Edited by Fox On Socks
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From the perspective of the school, I think it shouldn't be a problem until the point of her using her position to contravene/undermine school (church) policies, eg perhaps by encouraging students to seek abortions, or certainly by helping students access abortion services. It doesn't sound like she is doing this?

From the personal perspective, working for and therefore "being aligned with" the church which is so strongly opposed to abortions might be a compromise of personal integrity, but that's probably just up to her to figure out, and it seems like she has?

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A lady I know, about 41 years old, has a PHD from U of I, and has a post as a guidance counselor at a prominent Catholic Girls High School in the Chicagoland area. She mentioned to me that she is active in pro choice rallies. She has waxed and waned regarding how much she mentions her activities, her stances, to the students she counsels. She is an avowed feminist, and has little respect for any pro-life, or should I say 'anti-choice,' positions.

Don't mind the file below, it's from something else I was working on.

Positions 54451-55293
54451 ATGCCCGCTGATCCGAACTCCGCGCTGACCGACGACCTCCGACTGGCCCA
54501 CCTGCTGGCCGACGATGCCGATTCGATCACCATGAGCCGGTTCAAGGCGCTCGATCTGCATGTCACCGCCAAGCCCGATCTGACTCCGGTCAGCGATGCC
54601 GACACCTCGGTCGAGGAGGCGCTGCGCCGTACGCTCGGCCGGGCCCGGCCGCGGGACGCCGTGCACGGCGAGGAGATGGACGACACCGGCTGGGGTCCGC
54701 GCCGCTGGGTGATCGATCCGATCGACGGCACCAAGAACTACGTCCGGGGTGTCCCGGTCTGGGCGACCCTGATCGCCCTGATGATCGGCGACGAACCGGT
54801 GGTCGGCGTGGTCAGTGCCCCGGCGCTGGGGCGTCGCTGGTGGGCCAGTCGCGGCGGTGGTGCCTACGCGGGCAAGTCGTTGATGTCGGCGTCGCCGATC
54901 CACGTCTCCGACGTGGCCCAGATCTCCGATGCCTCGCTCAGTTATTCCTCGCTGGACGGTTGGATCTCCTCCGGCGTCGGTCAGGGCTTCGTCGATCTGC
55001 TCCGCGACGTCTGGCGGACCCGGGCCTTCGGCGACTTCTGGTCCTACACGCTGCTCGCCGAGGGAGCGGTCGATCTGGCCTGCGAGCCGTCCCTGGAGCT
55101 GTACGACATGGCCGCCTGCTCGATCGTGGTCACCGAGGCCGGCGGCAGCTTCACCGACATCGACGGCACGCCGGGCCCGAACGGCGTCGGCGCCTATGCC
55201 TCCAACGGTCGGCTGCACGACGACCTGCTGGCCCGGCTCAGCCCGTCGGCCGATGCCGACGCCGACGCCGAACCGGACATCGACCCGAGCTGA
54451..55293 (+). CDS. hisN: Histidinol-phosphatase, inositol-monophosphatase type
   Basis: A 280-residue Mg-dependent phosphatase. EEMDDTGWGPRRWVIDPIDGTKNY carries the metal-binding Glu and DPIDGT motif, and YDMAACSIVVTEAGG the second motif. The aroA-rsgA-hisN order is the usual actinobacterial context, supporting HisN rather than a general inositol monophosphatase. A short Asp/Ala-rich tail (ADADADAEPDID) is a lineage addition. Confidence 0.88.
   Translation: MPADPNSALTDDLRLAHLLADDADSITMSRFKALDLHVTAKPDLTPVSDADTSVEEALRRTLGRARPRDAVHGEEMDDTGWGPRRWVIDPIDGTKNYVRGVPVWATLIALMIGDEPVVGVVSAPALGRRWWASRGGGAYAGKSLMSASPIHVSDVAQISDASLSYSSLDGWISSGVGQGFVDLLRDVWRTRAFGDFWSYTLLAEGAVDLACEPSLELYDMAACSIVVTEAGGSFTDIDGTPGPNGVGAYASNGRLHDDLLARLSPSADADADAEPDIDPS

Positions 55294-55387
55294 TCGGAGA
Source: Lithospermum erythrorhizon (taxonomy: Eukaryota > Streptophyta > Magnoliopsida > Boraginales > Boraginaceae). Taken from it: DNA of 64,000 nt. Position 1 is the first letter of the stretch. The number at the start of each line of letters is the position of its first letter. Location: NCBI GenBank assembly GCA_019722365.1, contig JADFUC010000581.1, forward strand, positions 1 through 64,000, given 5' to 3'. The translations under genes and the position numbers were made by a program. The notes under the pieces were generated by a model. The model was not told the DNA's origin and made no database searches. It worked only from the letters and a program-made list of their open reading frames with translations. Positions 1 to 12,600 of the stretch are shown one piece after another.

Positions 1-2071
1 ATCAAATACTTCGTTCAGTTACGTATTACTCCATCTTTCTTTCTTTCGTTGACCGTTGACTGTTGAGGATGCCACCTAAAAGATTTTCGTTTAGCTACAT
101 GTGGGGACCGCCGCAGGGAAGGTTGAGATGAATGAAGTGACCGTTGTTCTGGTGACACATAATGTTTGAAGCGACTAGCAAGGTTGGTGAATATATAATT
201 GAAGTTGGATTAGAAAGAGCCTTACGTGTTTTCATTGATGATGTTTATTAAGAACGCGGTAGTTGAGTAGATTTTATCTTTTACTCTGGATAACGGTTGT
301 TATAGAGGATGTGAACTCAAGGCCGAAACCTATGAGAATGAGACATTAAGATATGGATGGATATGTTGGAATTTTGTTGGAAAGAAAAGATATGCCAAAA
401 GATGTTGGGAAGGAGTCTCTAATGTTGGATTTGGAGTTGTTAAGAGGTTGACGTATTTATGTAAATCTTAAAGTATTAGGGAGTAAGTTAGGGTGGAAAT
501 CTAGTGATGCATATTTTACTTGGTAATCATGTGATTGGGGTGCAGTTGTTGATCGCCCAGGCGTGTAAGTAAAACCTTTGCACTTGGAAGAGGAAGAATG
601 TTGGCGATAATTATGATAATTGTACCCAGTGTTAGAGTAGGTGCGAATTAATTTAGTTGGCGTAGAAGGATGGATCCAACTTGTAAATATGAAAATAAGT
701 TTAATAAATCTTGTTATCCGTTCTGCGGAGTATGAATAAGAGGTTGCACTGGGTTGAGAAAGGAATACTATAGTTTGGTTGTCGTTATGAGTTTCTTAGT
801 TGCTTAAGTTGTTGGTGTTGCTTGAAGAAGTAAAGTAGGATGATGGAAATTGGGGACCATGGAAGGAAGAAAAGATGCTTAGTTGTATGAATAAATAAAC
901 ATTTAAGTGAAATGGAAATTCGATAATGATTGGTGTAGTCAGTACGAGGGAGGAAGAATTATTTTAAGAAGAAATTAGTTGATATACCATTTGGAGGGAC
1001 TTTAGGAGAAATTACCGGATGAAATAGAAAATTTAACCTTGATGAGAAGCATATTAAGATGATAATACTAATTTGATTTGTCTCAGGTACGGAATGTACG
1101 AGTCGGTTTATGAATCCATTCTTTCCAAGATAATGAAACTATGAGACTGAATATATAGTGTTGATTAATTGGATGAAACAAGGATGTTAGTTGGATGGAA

I told her one day, that it seemed a little inconsistent that she would have such a stance and at the same time work for Regina, the school in the Chicagoland area. I said that if she felt that way, she should teach at another school - a secular and/or public high school.